1. Prioritize health equity and cultural competency as strategic priorities and goals. Establishing opportunities for integrating and addressing health equity in short and long terms strategies ensures layers of accountability, allocation of funding, measurement, and documentation of outcomes. One example of an important health equity priority includes staff diversity. Peer-reviewed studies have shown that cultural congruence among patients and providers yields better health outcomes, better communication, and trust.
2.Make health equity, cultural competency, and implicit bias training mandatory for all NICU Staff. Participating in an annual training program is a great start to begin addressing and delivering equitable care to all NICU families. However, one-time training is not sufficient. Integrating health equity and implicit bias content into clinical rounds, staff development, and training opportunities are critical to reducing racial and ethnic disparities in the NICU.
3.Communicating in lay terms should be standard in every NICU. Literacy and health literacy levels are important considerations for family-centered and culturally appropriate care in the NICU. Regardless of one’s educational level, the NICU terminology is overwhelming and confusing for a new parent entering the NICU. Literacy and health literacy considerations are also important factors for families who are limited or non-English speaking. Break the communication barriers by speaking the same language and utilizing interpreters even if everyone speaks English. I had a great deal of respect and appreciation for the NICU staff who used lay terms and avoided NICU jargon when communicating with me. In time, I began understanding the NICU language; however, that wasn’t my job as a preemie parent. Preemie parents should be made to feel as comfortable speaking and interacting with NICU staff regardless of their literacy and health literacy levels.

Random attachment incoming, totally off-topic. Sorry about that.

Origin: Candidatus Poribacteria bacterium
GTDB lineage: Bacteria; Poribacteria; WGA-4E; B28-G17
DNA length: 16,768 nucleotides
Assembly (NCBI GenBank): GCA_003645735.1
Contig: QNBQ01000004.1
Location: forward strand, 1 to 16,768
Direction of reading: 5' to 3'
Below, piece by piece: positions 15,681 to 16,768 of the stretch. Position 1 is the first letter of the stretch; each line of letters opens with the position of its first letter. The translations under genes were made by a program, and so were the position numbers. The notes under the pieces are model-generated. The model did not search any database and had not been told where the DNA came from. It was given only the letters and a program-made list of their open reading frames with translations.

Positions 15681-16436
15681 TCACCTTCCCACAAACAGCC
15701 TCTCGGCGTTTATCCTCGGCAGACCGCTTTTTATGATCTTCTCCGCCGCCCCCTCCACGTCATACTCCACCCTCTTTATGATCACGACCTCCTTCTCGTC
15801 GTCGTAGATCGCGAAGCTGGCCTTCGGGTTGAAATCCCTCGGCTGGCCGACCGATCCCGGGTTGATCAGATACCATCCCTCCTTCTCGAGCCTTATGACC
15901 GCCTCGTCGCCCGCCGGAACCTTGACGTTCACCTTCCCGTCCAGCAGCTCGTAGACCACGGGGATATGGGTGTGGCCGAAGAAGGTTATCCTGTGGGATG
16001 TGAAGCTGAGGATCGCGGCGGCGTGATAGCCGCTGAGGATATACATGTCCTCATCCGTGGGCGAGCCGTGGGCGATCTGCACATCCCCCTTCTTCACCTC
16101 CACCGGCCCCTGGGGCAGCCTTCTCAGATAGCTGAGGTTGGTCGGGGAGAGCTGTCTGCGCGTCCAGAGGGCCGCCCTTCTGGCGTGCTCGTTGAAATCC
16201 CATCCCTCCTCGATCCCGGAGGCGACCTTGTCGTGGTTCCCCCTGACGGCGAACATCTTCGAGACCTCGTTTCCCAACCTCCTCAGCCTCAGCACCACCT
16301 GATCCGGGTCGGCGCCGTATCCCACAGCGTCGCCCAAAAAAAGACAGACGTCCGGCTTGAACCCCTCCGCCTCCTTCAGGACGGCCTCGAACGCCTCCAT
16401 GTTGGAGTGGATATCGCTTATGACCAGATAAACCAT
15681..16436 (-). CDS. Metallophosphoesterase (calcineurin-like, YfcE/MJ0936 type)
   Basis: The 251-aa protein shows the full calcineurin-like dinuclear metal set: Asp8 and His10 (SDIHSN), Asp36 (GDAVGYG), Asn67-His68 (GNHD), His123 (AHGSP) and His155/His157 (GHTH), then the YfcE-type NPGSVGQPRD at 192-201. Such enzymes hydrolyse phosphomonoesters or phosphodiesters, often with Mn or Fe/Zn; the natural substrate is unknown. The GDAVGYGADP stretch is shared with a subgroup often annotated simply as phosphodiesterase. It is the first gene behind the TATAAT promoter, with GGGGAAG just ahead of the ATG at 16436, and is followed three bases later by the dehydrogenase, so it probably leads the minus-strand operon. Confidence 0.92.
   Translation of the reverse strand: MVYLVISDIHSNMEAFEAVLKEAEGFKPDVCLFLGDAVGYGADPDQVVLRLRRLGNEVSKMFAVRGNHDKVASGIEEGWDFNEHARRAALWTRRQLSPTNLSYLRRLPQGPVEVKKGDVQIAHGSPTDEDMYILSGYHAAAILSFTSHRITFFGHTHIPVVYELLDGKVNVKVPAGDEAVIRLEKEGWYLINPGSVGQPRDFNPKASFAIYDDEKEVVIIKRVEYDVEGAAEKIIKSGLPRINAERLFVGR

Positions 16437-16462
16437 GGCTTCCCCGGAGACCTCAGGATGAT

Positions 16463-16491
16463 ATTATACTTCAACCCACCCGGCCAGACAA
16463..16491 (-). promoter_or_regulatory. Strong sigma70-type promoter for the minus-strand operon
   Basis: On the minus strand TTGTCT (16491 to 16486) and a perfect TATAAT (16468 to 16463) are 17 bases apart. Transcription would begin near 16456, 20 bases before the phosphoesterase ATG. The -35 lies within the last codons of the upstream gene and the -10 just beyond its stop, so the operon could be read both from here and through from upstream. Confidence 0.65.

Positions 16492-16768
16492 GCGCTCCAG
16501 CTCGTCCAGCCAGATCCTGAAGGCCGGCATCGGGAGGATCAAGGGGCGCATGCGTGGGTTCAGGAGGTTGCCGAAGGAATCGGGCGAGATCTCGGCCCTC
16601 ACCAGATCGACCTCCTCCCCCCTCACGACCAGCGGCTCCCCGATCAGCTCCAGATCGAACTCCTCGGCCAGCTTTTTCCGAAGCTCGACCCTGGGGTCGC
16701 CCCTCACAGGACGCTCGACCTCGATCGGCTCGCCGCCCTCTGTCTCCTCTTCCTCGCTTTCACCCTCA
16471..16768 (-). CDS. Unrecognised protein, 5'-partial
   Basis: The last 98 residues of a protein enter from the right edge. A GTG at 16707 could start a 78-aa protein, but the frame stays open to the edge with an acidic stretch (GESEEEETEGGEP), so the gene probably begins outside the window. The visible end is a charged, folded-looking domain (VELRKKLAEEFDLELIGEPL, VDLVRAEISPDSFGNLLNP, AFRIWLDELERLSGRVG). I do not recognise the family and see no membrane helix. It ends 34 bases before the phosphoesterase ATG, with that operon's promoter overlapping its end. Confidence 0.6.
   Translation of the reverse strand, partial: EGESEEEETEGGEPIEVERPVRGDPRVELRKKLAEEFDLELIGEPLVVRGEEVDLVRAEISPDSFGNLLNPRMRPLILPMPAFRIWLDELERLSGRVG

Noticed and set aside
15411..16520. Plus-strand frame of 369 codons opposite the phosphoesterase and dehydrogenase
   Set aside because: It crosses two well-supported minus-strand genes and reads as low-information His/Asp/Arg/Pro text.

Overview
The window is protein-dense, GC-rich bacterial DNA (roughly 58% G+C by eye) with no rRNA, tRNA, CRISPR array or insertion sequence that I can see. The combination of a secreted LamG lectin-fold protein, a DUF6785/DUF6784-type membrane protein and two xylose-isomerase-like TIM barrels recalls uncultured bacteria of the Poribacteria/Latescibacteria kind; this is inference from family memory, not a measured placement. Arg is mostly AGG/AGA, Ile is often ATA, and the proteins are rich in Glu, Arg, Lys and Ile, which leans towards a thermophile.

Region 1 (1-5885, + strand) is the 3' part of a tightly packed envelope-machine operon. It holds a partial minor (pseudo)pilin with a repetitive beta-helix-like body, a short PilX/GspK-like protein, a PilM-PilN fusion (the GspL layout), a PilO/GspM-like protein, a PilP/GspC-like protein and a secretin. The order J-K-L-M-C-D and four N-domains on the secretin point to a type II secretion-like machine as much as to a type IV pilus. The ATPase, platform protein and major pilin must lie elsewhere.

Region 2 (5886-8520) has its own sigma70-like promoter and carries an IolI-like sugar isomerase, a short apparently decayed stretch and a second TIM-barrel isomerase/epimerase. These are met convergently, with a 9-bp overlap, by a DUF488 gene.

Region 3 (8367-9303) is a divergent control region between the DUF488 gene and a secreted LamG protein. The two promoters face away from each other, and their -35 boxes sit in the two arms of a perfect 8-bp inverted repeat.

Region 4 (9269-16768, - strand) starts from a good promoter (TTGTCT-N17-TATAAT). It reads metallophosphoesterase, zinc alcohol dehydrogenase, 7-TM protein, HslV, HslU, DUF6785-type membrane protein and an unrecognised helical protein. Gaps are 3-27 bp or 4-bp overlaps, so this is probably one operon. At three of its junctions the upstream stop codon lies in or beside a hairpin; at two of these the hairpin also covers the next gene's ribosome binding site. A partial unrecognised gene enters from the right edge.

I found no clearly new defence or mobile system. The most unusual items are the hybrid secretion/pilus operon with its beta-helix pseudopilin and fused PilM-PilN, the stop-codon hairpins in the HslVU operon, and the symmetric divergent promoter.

4.Partner with parents to address the cultural competency, spiritual diversity, and unconscious biases that exist in the NICU. Listen to the voices of parents with multicultural backgrounds to be more sensitive to racial, ethnic, language, income, education, transportation, and spiritual needs. Encourage preemie parents to speak up. Staff should value their input. Allow parents to give their insights on their baby’s health status, and any gut feelings they may have about a diagnosis or new development. This is extremely important for minority parents who assume their voice and parental role is undervalued.